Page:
Or how about last winter when my son asked why we had handfuls of dog food under the couch cushions. Our house is brand new and I thought spiders were are only concern, but no, I knew that we had mice. Caught three the first night, then two more the next, and one more after that. Spent days cleaning everything. Great fun!

    Along the lines of intimacy, I humbly asked my wife to look at your sight! Didn’t go so well to say the least. Triggered her fight response. So we don’t or can’t even talk about it. I guess if bullying works…. why change.

    1. I generally think it’s a bad idea for many husbands to share this site with their wives. It says to her “You aren’t good enough” or “See? I told you so.” 🙁

      Perhaps she can find another site or can end up here some time on her own. It seems to work best if either a) she has asked him to recommend a site about sexual intimacy, or b) there is a particular post that addresses a question or concern she has expressed before.

      My husband used to send me links, too, and I fought about it. At the same time, I did actually read what he sent me (even when I said I didn’t). Eventually, the ideas began to sink in. So hang in there.

      I’m a sucker for an animal’s eyes, too, even though I know they’re just animals.

  3. Well, I caught another raccoon last night. this one was a fighter even after being in the cage for 8 hours. I saw it before I went to bed. Strangely, this time the cage had blood on top of the cage and outside it! It even had shells from nuts around it when I baited it with a tuna sandwich. Could it be his buddies were fighting for his rescue? Am I the only one who sees the irony in the trapped racoon and a husband trapped in a sexless marriage? I guess thats not right because you cant talk about married sexlessness with family or friends. You just suffer feeling trapped all alone with only a computer.

    1. I encourage you to find someone in real life to talk about this with–a trust-worthy family member, close friend, or brother in Christ. If nothing else, talk with your pastor. Your pain is real. Despite the way it feels, it is not a reflection of your worth or value or manhood. It is a reflection of your wife’s heart.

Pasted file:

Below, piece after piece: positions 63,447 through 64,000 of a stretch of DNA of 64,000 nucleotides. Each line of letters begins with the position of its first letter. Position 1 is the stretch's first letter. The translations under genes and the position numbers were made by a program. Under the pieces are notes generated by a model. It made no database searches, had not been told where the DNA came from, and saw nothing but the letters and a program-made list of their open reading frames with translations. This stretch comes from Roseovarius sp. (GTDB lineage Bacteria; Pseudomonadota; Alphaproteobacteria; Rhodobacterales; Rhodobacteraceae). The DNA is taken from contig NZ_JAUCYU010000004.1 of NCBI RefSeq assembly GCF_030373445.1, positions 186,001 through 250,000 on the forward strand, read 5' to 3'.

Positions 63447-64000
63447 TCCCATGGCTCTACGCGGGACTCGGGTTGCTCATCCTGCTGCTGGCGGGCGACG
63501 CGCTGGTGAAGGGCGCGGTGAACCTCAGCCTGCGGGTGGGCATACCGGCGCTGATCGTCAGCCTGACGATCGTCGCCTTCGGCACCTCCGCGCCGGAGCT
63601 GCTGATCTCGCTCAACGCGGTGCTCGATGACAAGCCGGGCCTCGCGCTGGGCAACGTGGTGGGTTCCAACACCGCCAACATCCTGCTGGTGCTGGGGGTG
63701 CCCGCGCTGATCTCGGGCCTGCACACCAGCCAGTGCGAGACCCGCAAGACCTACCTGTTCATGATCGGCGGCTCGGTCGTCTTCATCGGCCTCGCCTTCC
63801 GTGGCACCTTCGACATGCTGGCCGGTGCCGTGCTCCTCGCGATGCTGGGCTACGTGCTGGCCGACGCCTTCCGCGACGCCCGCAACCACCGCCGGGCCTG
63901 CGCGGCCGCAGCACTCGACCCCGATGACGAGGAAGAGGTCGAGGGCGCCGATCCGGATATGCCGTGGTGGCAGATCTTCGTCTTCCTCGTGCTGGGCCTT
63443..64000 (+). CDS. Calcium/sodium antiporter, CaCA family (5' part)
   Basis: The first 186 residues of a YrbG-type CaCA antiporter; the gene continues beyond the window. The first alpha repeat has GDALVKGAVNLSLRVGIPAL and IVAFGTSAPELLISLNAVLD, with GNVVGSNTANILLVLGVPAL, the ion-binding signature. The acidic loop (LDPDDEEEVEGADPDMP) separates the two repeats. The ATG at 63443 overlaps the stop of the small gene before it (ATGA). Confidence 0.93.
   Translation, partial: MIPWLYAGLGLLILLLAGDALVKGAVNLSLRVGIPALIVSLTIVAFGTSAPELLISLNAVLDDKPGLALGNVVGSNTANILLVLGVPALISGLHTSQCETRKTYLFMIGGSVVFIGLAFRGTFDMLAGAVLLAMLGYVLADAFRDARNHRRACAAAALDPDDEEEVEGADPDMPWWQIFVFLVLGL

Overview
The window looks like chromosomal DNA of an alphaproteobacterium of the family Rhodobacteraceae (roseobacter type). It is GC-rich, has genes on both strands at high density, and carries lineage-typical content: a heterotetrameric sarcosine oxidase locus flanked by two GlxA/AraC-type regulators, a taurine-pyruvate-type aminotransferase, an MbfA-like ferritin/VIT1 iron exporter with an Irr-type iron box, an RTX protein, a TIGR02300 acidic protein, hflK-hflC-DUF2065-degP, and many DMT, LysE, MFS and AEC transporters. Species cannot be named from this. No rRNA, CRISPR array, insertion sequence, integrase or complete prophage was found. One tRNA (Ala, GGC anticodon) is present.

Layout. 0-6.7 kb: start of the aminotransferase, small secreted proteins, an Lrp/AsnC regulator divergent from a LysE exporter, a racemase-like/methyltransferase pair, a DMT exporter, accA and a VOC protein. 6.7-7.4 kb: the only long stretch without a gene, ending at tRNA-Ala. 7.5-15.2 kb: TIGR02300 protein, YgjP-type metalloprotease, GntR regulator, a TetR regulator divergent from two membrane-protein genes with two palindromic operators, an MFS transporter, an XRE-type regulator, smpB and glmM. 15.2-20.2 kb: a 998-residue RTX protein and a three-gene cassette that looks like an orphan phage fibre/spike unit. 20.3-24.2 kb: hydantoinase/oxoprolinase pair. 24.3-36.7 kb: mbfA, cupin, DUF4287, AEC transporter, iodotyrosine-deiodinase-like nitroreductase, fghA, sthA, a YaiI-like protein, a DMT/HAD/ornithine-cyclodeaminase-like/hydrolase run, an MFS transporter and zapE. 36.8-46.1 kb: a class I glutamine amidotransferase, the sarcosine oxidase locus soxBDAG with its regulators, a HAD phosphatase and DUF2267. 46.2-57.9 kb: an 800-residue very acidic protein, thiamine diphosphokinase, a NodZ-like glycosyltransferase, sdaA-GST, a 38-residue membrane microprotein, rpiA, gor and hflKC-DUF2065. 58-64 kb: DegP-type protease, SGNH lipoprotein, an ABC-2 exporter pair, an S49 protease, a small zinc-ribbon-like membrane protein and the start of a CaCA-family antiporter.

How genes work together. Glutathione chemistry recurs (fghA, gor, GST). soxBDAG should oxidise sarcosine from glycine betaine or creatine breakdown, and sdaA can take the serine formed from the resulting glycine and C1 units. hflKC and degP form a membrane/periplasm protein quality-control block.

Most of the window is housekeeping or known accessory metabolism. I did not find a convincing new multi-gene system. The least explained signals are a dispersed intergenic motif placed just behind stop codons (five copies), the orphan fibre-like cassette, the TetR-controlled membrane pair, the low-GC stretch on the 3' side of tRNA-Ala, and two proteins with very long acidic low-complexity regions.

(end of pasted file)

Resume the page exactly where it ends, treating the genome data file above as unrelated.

Triggered her fight response. So we don’t or can’t even talk about it. I guess if bullying works…. why change.

      If by “fight,” you mean anything physical, then focus on getting yourself safe. If you are referring to verbal fighting, is there anything you can change in how you respond? The answer to “why change?” is that the goal is worth the effort. The fact that you as a couple can’t talk about it doesn’t mean that you can’t share with her your pain or frustration. Do so calmly so she hears your words and cannot focus on your demeanor. (I used to focus on my husband’s anger and use that as a justification to avoid thinking about his actual words.)

      It isn’t fair, but since you’re the one who is here and miserable, you’re going to have to be the one to “go first.” Examine yourself. Strengthen yourself in Christ. Prepare yourself for your wife’s reactions. Know that if you press the issue consistently, she may dig in her heels. She may be angry. That doesn’t mean that it is the wrong thing to do, although how you do it will be important. Let your wife know that she is worth the effort. Remember that your battle is not against your wife but against the enemy, for your marriage.

      I know you are weary. You feel trapped. Is the freedom from this trap worth some bleeding on your part? The raccoon fought hard to get out of its cage. His raccoon brothers were trying to help. How hard are you willing to fight in order to get to the marriage that you and your wife both need? What Christian brothers do you have who you can enlist in prayer for you?

      On this blog, as much as I am aware that husbands can find help and insight here, I am always mindful of how that can ultimately minister to wives. Right now, I am thinking about her. She may be nothing like me–but I will say that there were times my heart ached for my husband to show me that my heart was worth my effort. I wanted to know that in the face of my emotional storm, he was a rock who would still be there for me. I needed the demonstration of his love for me and the knowledge that this love was about far more than sex. I wanted to be worth it–and when he gave up when I fought, I often felt disheartened and unvalued. Does your wife know that you think she is worth the effort for you?

  4. If you catch your chipmunk in a glue trap, you can use cooking oil to free him. It unsticks the critters. Although I grew up in a very rural area, I never got over the soft heart for animals.